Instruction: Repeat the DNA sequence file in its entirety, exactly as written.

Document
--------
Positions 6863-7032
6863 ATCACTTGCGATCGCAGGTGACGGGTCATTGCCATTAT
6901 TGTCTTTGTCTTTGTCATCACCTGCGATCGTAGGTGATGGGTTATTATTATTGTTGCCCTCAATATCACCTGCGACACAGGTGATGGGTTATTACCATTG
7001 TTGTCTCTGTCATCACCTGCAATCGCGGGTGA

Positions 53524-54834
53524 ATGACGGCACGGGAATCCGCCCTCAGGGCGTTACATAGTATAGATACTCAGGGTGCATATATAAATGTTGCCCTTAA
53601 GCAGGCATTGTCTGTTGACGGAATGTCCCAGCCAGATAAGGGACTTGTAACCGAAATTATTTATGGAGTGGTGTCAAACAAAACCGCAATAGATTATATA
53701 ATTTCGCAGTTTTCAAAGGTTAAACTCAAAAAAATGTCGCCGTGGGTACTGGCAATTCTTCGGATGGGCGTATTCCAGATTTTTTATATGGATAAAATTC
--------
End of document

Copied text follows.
Positions 6863-7032
6863 ATCACTTGCGATCGCAGGTGACGGGTCATTGCCATTAT
6901 TGTCTTTGTCTTTGTCATCACCTGCGATCGTAGGTGATGGGTTATTATTATTGTTGCCCTCAATATCACCTGCGACACAGGTGATGGGTTATTACCATTG
7001 TTGTCTCTGTCATCACCTGCAATCGCGGGTGA

Positions 53524-54834
53524 ATGACGGCACGGGAATCCGCCCTCAGGGCGTTACATAGTATAGATACTCAGGGTGCATATATAAATGTTGCCCTTAA
53601 GCAGGCATTGTCTGTTGACGGAATGTCCCAGCCAGATAAGGGACTTGTAACCGAAATTATTTATGGAGTGGTGTCAAACAAAACCGCAATAGATTATATA
53701 ATTTCGCAGTTTTCAAAGGTTAAACTCAAAAAAATGTCGCCGTGGGTACTGGCAATTCTTCGGATGGGCGTATTCCAGATTTTTTATATGGATAAAATTC